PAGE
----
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It sounds like a drastic course of action: inject stuff high into Earth’s atmosphere to reflect a little sunlight and help counteract global warming. Then again, injecting a bunch of greenhouse gas into the atmosphere and warming the planet was pretty drastic, too.
The key to thinking sensibly about this “solar geoengineering” is to avoid the extremes and consider the most plausible-use scenarios. That means we can ignore things like using solar geoengineering to cancel out all warming while still emitting as much CO2 as we please—it simply isn't plausible.
Story - Ars - Technica - Source - Technology
This story originally appeared on Ars Technica, a trusted source for technology news, tech policy analysis, reviews, and more.
There are a number of reasons to take it off the table. There’s the fact that the cooling influence of atmospheric injections is only temporary—quitting quickly reveals the full force of the warming you’re offsetting. There’s also the fact that this scheme only counteracts warming—the acidification of the oceans would continue apace. And for another example, the mismatch in physics between solar-geoengineering-driven cooling and greenhouse warming means that precipitation can decline even if temperature stays the same.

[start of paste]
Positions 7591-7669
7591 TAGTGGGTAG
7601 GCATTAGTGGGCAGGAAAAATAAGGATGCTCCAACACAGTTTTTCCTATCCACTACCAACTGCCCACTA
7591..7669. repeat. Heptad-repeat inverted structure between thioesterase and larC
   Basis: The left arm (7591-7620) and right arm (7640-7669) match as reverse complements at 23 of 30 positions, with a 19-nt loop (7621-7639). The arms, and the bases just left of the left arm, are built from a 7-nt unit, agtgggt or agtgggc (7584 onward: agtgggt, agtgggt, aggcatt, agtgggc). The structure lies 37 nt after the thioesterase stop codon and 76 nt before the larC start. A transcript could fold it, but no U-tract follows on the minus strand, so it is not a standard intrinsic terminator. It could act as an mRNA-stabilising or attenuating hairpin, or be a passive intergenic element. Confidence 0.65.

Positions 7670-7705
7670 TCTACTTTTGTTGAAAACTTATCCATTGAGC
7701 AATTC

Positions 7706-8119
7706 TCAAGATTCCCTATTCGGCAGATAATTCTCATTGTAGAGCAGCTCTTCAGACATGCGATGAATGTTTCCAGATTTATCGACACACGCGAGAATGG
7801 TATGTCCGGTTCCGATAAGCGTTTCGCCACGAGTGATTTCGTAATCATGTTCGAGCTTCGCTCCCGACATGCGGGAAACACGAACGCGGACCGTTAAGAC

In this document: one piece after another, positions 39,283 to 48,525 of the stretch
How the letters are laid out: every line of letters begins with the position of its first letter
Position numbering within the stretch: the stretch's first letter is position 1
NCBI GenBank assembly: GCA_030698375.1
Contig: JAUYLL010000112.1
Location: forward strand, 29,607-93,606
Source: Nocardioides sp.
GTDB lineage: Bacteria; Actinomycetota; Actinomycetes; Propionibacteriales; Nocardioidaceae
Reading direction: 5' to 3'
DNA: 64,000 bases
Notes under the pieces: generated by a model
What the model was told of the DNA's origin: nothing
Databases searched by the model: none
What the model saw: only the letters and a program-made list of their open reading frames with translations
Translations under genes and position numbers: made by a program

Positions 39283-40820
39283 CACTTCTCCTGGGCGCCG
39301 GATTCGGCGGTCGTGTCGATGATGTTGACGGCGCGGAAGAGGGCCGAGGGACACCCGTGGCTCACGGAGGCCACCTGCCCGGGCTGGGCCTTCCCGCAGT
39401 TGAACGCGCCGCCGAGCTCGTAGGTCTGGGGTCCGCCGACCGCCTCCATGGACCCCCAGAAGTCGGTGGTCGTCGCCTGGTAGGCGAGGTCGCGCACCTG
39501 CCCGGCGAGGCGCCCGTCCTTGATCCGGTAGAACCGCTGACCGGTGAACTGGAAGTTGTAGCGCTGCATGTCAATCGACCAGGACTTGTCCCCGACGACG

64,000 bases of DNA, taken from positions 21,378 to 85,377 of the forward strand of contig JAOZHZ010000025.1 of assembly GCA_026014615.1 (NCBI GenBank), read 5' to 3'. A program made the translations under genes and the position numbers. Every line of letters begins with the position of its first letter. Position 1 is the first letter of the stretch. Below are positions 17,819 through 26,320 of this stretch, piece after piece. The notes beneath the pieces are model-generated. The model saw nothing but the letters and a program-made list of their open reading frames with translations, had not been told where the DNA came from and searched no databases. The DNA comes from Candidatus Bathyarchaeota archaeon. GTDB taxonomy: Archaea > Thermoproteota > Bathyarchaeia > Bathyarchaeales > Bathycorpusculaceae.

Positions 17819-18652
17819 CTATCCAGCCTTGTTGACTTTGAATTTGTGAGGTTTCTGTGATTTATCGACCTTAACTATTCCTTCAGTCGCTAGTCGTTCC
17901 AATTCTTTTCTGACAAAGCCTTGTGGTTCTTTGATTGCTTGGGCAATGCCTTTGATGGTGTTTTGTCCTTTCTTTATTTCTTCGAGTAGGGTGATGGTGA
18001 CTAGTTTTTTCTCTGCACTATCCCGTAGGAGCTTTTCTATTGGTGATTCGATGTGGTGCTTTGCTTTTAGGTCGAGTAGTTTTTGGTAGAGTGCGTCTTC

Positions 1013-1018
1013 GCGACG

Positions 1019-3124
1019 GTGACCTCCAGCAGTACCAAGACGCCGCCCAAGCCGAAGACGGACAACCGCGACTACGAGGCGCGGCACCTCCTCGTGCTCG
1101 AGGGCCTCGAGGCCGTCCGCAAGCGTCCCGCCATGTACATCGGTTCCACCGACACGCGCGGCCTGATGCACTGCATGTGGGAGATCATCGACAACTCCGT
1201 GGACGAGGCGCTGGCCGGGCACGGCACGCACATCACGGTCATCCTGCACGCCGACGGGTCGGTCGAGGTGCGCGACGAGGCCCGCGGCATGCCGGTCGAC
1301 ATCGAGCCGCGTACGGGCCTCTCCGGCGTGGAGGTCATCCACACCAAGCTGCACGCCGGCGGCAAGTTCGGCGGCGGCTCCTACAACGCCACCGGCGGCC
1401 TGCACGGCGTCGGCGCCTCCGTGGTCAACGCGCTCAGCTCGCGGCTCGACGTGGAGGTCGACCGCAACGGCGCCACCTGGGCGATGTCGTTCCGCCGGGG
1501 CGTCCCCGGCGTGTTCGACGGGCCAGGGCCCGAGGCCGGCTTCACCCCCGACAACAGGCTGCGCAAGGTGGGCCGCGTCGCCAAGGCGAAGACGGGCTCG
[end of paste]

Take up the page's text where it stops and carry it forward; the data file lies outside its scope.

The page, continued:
Study - Team - Harvard - Peter - Irvine
A new study from a team led by Harvard’s Peter Irvine targets that precipitation issue. Irvine's team set out to see whether a more plausible geoengineering scheme might minimize negative impacts on the hydrologic cycle.
The scenario they used was a doubling of the concentration of CO2 in the atmosphere, which should cause a lot of warming. But instead, we respond by doing enough solar geoengineering to cut the resultant warming in half for a hundred years. There are ways to tailor the locations of your injections so that the tiny reflective aerosol particles in the stratosphere mix evenly around the world, which would be critical.
Authors - Sunlight - Climate - Models
That means the authors were able to simply reduce incoming sunlight in climate models...
(Excerpt) Read more at: WIRED
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